Monthly Archives: July 2015

Things are changing… just not fast enough.

I hang out with some pretty clever people.  I read a lot of blogs and articles  written by practitioners and therapists with an evidence based bias.  I teach and engage with people who affirm to me that things are changing, practitioners are paying attention and institutions are taking on board newer ways to teach and conceptualise our roles in manual and exercise therapy as being aligned with what the evidence tells us.

……. and then…. a work colleague of a close relative of mine, a lady that I know and have a great deal of respect for, hurt her neck a couple of weeks ago.  She slept funny on a different pillow and her neck was stiff for several days.  Following that she started to develop a headache – it was a busy time at work and there were some stressful things going on at home for her.  Sick of the pain and not sure where to turn, she mentioned it to her work colleagues at lunch and was directed to a practitioner up the road.  He took x-rays of her whole back (at her expense), told her that her neck curve was “almost backwards” it was so flat, she had a scoliosis and that she would need 10 weeks of manipulative treatment twice a week.


She went along with the whole treatment plan, including buying into the “my x-rays were so bad” and the “I have a scoliosis” thing.

This was happening in my neighborhood, to someone I knew and cared about.

…..and then….  another relative hurt their back and asked if I could see them.  I was in the middle of moving overseas and was flat out, so suggested that she see a practitioner she had previously seen and gotten on well with.  She is fit, healthy, young, employed and sensible.  This is the third episode of low back pain she has had in about a year and there was no radiation, leg pain  or other symptoms that might have pointed towards disc involvement.  The practitioner treated her with some manual therapy which gave good relief – she was able to get back to work, but then told her that if it didn’t get better after three treatments, she would need to get and MRI to “check out the discs”.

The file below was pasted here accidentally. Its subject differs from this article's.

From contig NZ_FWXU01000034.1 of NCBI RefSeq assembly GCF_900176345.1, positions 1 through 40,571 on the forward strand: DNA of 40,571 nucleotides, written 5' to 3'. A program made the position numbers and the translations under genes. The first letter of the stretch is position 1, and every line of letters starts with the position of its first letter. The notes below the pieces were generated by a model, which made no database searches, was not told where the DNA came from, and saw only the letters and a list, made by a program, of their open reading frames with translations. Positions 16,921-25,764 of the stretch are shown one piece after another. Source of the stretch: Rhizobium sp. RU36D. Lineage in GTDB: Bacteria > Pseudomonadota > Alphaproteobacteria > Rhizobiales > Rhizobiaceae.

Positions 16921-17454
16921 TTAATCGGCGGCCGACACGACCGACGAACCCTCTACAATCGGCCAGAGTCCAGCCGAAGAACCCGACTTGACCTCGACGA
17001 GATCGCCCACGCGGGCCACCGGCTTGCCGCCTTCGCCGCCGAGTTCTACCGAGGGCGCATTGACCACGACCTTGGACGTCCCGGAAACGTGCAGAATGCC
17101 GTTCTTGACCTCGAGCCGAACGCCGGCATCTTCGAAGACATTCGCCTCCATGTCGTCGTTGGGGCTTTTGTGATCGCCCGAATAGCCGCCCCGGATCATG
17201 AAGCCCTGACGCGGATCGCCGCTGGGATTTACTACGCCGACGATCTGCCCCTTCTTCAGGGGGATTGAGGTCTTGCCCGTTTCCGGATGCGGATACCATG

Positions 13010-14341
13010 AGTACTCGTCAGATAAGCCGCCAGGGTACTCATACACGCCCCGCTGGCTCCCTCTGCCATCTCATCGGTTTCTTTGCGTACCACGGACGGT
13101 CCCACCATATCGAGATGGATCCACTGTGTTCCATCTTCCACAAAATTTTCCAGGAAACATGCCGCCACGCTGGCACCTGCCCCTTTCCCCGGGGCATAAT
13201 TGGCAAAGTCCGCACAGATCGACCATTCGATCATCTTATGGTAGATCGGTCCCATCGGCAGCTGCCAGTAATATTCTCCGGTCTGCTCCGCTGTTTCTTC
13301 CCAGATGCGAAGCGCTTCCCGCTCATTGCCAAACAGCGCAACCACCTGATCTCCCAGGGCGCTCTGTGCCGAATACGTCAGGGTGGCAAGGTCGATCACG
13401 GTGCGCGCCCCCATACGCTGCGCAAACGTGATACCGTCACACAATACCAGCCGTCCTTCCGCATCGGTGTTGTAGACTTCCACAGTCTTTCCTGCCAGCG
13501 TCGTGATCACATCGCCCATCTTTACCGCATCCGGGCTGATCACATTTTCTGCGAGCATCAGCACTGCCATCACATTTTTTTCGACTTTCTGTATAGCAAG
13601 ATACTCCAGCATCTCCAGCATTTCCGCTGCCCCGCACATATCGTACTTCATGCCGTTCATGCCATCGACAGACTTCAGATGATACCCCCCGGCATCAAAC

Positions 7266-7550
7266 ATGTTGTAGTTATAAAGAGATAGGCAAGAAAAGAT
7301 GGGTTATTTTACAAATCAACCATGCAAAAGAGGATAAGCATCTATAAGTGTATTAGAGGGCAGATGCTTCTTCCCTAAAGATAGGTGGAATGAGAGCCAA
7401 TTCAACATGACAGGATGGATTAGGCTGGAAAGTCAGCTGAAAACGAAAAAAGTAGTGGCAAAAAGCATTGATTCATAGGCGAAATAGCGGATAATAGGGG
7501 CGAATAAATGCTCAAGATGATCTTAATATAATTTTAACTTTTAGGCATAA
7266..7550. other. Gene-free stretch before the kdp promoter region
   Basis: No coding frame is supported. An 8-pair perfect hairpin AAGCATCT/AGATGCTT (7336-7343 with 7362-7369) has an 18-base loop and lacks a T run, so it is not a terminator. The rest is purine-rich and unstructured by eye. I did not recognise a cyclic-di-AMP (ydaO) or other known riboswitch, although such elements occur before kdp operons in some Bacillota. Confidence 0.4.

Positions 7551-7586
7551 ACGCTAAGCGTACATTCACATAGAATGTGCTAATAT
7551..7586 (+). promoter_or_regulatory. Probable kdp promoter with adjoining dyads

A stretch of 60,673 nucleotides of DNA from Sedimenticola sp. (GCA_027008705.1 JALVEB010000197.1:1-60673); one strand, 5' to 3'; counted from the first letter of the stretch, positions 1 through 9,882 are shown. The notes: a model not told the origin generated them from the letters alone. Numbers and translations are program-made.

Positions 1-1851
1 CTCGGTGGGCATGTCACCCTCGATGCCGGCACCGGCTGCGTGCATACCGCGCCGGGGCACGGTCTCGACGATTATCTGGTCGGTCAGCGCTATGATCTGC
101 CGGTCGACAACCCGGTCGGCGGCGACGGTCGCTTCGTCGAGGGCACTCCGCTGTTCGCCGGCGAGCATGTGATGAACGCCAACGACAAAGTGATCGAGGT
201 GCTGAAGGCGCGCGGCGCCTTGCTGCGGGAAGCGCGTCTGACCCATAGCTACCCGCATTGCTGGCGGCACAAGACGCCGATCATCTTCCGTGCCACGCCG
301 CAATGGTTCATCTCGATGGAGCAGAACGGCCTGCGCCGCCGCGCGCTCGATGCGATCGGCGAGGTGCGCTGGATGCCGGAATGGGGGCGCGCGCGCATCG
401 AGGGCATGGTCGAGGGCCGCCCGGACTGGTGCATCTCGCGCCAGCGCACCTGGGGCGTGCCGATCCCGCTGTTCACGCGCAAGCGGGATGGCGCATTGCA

Groan and double groan.

It makes me so mad to hear this stuff, more potently when it happens to people that we know and love – we know that it goes on every day, and it is what drives those of us trying to bring about change to persist.  But sometimes it just seems so hard!! How do we connect with the x-ray practitioner to show him that he is potentially doing more harm than good before he has even touched the patient? How can we trust that there is not another generation of these practitioners being generated as we speak?   How do we get the MRI practitioner to understand that by handing that referral slip to my relative, she is setting her up for fear and unreasonable expectations and a likely poorer outcome?

Both of these practitioners are fairly young (I am 36, and am definitely young, if that helps to give you an idea of how I am making that call)  and both are bound by their national registration bodies to do CPD on a two year cycle.  The intention of this is obviously to try to keep practitioners up to date with changes in their field.   The problem seems to be, that the interpretation of what constitutes acceptable CPD is incredibly vague and some practitioners ride the waves of “woo courses”, business or marketing type courses and other nonsense that fills their quota, year after year – completely defeating the purpose.  Do we mandate what people need to cover in their CPD cycles, (more than the existing compulsory components which often tend to focus on safety, privacy and other compliance issues)? Do we tighten the rules on what we consider to be acceptable CPD with a reasonable evidence base?  I can’t see it happening in the near future – I can imagine the uproar!

Times are certainly changing and there is movement and momentum.  The most obvious place to be focusing our efforts are at an undergraduate level, and within my profession there are some affirming and exciting changes occurring in our teaching institutions that lead me to feel a lot more optimistic.  In the meantime, for the sake of my sanity, I am going to stick with reading my sensible folk blogs and stay off the stupidity forums – that way I can maintain my own momentum!